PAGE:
How cells determine when and where to divide is one of the great questions in modern biology. Spatially, division is tightly regulated to ensure th accurate positioning of septa. Temporally, division is coordinated with cell growth, DNA replication, and chromosome segregation to ensure that daughter cells are the appropriate size and have complete genomes. In organisms from humans to bacteria, cells initiate division by the formation of a cytoskeletal protein ring at the nascent division site. In bacteria this ring is composed of the essential tubulin-like GTPase FtsZ. Bacteria achieve precise control over division primarily through the concerted actions of factors that modulate FtsZ assembly dynamics. Comprehending the spatial and temporal regulation of bacterial division, thus, requires the identification and characterization of factors that modulate FtsZ assembly. While we have begun to understand the factors responsible for preventing FtsZ assembly at aberrant subcellular locations and for maintaining integrity of the FtsZ ring, much less is known about the mechanisms responsible for coordinating FtsZ ring formation with cell growth and the cell cycle. This proposal has three primary objectives: first, to dissect the nutrient-dependent mechanisms governing the activity of UgtP and OpgH, division inhibitors that contribute to growth rate-dependent increases in cell size in B. subtilis and E. coli respectively;second, to identify and characterize additional components of the regulatory circuit responsible for E. coli cell size homeostasis;and, third, to assess the contribution of FtsZ's unstructured C-terminal domain -- a primary site of interaction between FtsZ and its modulatory proteins -- to the assembly and integrity of the cytokinetic ring via an integrated approach employing genetics, biochemistry, and superresolution microscopy. This project should also help shed light upon questions of broader scientific importance. FtsZ and the factors governing its activity are essential components of the bacterial cell division machinery and are therefore attractive targets for the development of new antibiotics. Furthermore, comparative analysis of the factors responsible for the spatial and temporal control of cell division in E. coli and B. subtilis, two highly divergent model organisms, promises to reveal underlying aspects of cell cycle regulation fundamental to all domains of life. Finally, understanding the molecular mechanisms that normally control cell division should help identify why these mechanisms fail during oncogenesis, and lead to the aberrant divisions and rapid cell proliferation characteristic of cancer.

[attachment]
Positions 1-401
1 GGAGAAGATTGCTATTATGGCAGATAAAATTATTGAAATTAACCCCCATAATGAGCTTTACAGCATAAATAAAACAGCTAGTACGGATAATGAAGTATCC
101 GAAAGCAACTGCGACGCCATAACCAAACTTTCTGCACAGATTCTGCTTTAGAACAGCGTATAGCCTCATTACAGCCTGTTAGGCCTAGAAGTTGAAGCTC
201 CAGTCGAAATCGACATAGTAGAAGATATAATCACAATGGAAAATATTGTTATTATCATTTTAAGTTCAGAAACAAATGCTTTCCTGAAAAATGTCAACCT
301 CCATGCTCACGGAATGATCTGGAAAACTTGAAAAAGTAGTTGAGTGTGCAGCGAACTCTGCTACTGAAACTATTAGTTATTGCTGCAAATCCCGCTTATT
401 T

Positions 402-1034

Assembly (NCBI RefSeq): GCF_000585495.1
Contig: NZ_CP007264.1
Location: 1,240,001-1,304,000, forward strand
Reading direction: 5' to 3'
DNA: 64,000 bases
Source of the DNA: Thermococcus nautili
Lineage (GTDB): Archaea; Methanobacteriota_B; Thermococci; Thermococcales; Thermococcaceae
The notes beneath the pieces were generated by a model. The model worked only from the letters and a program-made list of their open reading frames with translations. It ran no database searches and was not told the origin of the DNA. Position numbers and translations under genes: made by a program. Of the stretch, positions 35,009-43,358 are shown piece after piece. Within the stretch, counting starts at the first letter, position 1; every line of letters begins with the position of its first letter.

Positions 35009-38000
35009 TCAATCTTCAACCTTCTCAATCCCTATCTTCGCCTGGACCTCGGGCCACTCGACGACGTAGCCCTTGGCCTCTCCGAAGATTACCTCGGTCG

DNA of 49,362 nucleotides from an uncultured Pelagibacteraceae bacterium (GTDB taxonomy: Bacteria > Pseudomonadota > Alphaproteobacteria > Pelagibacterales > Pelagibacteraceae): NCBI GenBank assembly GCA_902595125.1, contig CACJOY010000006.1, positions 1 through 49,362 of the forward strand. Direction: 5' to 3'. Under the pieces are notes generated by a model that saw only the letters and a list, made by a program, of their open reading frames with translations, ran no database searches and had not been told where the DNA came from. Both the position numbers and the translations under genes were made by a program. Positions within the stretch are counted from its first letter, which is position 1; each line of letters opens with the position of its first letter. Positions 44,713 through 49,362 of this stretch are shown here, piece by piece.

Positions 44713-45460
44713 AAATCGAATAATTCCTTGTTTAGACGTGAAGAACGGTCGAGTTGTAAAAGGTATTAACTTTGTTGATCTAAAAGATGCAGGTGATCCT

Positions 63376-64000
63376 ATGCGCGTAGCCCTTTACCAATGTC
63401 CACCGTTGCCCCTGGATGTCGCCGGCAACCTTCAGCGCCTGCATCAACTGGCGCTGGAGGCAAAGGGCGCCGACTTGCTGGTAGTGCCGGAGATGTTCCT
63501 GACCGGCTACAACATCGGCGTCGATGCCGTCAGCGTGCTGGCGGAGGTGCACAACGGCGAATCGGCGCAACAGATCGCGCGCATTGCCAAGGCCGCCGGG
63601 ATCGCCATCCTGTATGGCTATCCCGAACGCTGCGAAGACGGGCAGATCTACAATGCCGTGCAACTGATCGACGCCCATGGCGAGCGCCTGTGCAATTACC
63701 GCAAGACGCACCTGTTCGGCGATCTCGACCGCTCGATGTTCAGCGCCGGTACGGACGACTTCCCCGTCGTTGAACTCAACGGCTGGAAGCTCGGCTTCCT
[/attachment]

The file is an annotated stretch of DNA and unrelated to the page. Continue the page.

This proposal seeks to identify and characterize factors that are essential components of the bacterial cell division machinery, and thus hold promise as potential targets for the development of new antibiotics. While the factors themselves are unique, mechanistically, cell division exhibits extraordinary evolutionary conservation and our work will illuminate aspects of cytokinesis fundamental to all organisms. Understanding the molecular mechanisms that normally control cell division will help identify why they fail during oncogenesis, leading to the aberrant divisions and rapid proliferation characteristic of cancer cells.
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|Buske, P J; Levin, Petra Anne (2013) A flexible C-terminal linker is required for proper FtsZ assembly in vitro and cytokinetic ring formation in vivo. Mol Microbiol 89:249-63|
|Hill, Norbert S; Buske, Paul J; Shi, Yue et al. (2013) A moonlighting enzyme links Escherichia coli cell size with central metabolism. PLoS Genet 9:e1003663|
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